Disclaimer: The views and opinions expressed in articles are strictly the author's own, and do not necessarily represent those of Al Nakhlah, its Advisory and Editorial Boards, or the Program for Southwest Asia and Islamic Civilization (SWAIC) at The Fletcher School.
The post-revolutionary period in Iran has seen new challenges to the institution of the clergy that threaten its continued existence in its traditional form. The challenges come mostly from the clerics in government who enforce the official state ideology (the hardliners), and it remains to be seen how much change will occur in the traditional clergy. This paper will argue that the traditional institution of the clergy is resilient enough to survive largely intact thanks to the nature of the legitimacy wielded by a genuine senior ayatollah and the deeply rooted culture of critical discourse in the madrasa (shi'fi seminary).
The concept of jihad has generated a storm of interest in recent years, particularly in the Western world. While the concept of jihad and its meaning in Islam is often misunderstood, an even deeper lack of knowledge is apparent over how Shi?La Muslims relate to the concept of jihad. The purpose of this study is hence to examine the concept of jihad as it is approached by the Shi?La stream within Islam.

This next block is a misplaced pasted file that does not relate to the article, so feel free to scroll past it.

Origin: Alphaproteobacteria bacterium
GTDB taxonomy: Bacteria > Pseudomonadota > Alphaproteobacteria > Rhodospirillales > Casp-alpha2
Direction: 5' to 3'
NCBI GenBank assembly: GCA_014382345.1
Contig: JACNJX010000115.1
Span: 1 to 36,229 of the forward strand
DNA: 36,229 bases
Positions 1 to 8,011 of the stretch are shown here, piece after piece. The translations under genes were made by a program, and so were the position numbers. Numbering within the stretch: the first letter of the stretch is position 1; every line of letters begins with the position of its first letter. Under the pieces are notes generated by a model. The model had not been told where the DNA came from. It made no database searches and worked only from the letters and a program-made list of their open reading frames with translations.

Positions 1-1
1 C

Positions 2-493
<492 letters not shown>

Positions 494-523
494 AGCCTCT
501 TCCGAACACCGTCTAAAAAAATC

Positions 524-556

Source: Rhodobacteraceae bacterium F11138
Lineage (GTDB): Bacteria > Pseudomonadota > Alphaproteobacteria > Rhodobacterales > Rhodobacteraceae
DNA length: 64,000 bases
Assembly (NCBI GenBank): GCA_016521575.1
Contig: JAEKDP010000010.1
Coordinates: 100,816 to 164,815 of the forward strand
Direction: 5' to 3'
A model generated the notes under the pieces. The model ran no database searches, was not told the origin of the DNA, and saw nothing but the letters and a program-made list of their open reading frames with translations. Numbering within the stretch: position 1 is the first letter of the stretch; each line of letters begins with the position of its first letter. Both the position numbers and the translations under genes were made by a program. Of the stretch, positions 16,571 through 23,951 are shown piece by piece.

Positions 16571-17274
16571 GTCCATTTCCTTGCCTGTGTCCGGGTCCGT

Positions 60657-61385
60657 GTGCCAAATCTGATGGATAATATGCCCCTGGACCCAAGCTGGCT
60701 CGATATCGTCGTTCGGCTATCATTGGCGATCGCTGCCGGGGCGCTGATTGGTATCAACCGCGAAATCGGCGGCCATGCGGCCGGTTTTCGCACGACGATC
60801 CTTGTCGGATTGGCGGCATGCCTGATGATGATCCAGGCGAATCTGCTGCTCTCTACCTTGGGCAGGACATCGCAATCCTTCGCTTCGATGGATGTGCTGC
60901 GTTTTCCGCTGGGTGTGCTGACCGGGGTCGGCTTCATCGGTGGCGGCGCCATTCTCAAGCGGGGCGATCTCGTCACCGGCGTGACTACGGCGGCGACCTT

The Tehran hostage crisis lasted for almost 15 months. It began on November 4, 1979, when Iranian revolutionaries captured the U.S. embassy in Tehran and its staff, holding 52 of them hostage. It ended on January 20, 1981, when the captive Americans departed Iran from Tehran's Mehrabad airport. The television images of Iranian revolutionaries leading blindfolded diplomats down the steps of the U.S. embassy chancery are emblazoned on the minds of an entire generation of Americans and therefore, the hostage crisis continues to cast a shadow over Iranian-American relations.
When scholars, politicians or lay observers speak of "Islamic law" it is presumed that they are referring to "the sharia." However, as demonstrated in this analysis, there is a subtle, but important, distinction between these two terms. The sharia is the totality of divine categorizations of human acts as laid out in the Quran and the Hadith, constituting issues of both legality and morality.